The Guns of Navarone appears in an aspect ratio of approximately 2.35:1 on this single-sided, double-layered DVD; the widescreen image has been enhanced for 16X9 televisions. Time has not been kind to this film, for while some aspects of it looked fine, much of it appeared weaker than it should.
Sharpness seemed inconsistent but was generally pretty good. Most of the movie appeared clear and well-defined. Softness interfered with the image at times, however, and left parts of it less than concise. Moiré effects and jagged edges occurred infrequently, but edge enhancement was a definite concern. Fairly prominent haloes popped up throughout the movie and created distractions.
The print itself varied. It seemed pretty grainy at times, and not just because of the use of rear projection techniques, which add a generation of film to the mix. Many shows looked grainy, and I also noticed occasional examples of marks, specks, grit, and other blemishes. The image didn’t seem overwhelmingly dirty for a film of this one’s age, but it showed more concerns than I’d like.
The movie’s worst problems stemmed from the fading that affected the colors. In that regard, the print fared poorly, as the hues of Guns seemed very wan and pale. Colors that should appear bright and bold were mediocre at best, and less powerful hues came across as very flat.
I considered the possibility that the movie was supposed to look this way, as some films do intentionally utilize very limited palettes. While I can't state with certainty that this wasn't the case, I got the impression that the lack of color related more to the flaws of the print than to any form of purposeful cinematography. The movie betrayed a drabness that often sucked the life out of it.
Black levels had some problems as well. For the most part, they looked decently dark, but they usually lacked richness and seemed a bit bland. Shadow detail tended to appear overly thick and heavy, although much of that resulted from the frequent use of "day for night" photography. That technique often makes the overall picture seem much darker than it should, which was the case here. I found Guns to remain watchable, and at times it looked fairly good, but the poor colors really hurt it in the long run, as they created a dull appearance that infects every aspect of the movie.
Much better were the film's surprisingly strong Dolby Digital 5.1 and DTS 5.1 soundtrack. I heard little to differentiate the pair. Actually, in this case, the Dolby mix came across as a little livelier, but across the board, the two tracks sounded very similar.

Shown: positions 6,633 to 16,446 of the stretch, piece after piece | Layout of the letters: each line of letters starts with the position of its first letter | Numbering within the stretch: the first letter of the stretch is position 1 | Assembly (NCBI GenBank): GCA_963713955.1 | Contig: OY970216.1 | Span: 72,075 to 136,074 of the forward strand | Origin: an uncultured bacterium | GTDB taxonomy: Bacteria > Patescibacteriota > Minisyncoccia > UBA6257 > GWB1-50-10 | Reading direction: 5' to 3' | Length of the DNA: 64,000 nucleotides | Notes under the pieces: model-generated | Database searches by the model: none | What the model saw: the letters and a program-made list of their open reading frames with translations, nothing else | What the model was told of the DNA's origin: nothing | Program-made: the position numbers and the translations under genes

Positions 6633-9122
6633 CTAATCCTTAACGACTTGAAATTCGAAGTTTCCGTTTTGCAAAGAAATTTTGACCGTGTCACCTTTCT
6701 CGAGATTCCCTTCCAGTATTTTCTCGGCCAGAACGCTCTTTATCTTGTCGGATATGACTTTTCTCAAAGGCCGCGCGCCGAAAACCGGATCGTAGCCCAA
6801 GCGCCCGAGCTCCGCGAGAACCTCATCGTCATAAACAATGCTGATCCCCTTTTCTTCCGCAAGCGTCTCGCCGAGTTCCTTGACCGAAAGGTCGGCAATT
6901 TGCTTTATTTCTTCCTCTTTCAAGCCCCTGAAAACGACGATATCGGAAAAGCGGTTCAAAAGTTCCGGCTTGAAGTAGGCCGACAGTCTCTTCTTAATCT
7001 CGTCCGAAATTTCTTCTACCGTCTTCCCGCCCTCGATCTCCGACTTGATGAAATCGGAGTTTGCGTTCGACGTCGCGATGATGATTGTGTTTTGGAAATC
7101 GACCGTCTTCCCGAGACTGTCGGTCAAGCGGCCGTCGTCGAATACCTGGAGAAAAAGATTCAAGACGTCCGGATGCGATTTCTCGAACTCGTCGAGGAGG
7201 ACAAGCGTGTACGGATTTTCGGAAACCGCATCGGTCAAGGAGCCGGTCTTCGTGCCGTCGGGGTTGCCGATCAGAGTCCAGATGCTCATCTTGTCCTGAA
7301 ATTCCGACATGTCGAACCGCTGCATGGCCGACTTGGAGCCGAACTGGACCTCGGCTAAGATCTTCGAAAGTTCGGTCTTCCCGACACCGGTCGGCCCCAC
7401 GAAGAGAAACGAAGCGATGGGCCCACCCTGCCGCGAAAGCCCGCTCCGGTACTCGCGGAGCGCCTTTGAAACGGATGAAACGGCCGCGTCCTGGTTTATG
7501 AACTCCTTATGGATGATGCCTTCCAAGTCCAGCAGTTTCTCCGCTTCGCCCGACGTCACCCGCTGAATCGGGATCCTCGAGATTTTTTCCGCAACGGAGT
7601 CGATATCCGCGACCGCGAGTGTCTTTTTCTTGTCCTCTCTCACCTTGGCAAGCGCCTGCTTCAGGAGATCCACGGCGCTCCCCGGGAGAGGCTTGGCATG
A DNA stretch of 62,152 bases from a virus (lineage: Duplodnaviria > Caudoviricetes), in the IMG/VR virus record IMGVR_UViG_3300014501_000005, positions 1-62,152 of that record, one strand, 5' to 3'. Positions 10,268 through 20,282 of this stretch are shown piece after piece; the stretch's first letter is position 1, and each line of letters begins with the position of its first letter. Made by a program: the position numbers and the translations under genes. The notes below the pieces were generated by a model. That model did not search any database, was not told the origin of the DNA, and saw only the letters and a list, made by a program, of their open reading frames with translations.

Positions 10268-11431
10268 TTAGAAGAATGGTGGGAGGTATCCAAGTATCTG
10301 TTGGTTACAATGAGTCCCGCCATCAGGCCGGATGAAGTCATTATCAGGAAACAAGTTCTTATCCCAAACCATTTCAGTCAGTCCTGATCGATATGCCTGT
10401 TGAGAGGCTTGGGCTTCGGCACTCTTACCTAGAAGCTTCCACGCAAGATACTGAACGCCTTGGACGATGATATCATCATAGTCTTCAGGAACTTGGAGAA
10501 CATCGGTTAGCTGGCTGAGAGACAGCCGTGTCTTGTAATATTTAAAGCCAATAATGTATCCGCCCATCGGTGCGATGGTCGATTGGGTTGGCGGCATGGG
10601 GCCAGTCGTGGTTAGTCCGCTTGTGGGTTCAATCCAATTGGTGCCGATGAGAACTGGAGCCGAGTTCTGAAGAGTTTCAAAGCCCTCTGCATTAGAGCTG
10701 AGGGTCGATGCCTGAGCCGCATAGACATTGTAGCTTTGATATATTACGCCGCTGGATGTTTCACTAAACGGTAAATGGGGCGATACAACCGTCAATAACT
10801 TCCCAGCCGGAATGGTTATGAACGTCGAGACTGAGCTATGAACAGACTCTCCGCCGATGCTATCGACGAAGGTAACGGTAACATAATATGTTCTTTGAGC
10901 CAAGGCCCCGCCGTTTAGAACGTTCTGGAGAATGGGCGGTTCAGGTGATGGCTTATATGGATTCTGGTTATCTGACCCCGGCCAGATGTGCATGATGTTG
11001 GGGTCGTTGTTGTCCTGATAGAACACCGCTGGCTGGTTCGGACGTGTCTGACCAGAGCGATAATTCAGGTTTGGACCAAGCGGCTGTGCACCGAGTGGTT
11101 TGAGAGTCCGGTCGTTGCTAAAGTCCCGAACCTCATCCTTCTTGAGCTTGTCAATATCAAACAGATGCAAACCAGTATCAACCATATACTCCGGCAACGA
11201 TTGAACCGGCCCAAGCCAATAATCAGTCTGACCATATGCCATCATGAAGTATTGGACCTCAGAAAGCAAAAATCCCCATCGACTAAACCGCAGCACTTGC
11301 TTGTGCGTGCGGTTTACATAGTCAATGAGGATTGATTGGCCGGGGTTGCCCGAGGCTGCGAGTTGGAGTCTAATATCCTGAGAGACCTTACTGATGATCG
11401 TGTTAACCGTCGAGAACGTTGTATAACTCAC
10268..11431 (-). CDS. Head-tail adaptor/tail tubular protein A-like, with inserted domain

The mixes presented a broad soundfield, especially in the forward channels. Separation between channels seemed fine, with audio that was well-placed and discrete. I heard good blending between speakers as well. The rear speakers added a nice punch to the package. The surrounds tended to mainly bolster the sound from the front speakers, but they did so effectively and provided a nicely spatial sense that made the entire track very involving. A few livelier scenes added to the package as well, such as the ones set at sea.
The quality of the audio betrayed a thin timbre typical of films from the era, but it still seemed pleasantly robust. Dialogue sounded relatively warm and natural, and I had no trouble with intelligibility. Only a smidgen of edginess crept into the presentation. Music worked best of all, as it appeared clear and smooth, with no signs of shrillness. I could have used some more low-end from the score, but it still came across as well-recorded and bright. Effects sounded slightly thin but were adequately realistic and even dropped some good bass at times. There were occasions when the effects shook up the action in a positive manner. A slight amount of distortion affected the explosions and gunfire at times, but this seemed extremely minor considering the age of the material and the prevalence of loud noises. All in all, the 5.1 mixes fared nicely.
How did the picture and audio of the Superbit Guns compare to those found on the prior DVD? Across the board, all elements seemed identical. The earlier disc already included the same good Dolby Digital mix heard here, and its transfer suffered from the same set of problems that marred this DVD’s image. The Superbit comes with no extras, which means it loses the pretty decent set of supplements that appeared on the special edition.
That transfer is what made it impossible for the Superbit release substantially outdo the earlier package. Without a new transfer, there’s only so much that extra bit space can do. With a reworked visual presentation, the Superbit Guns of Navarone remains a flawed piece. Stick with the prior special edition of the film, as I can see - and hear - no reason to pick the Superbit instead.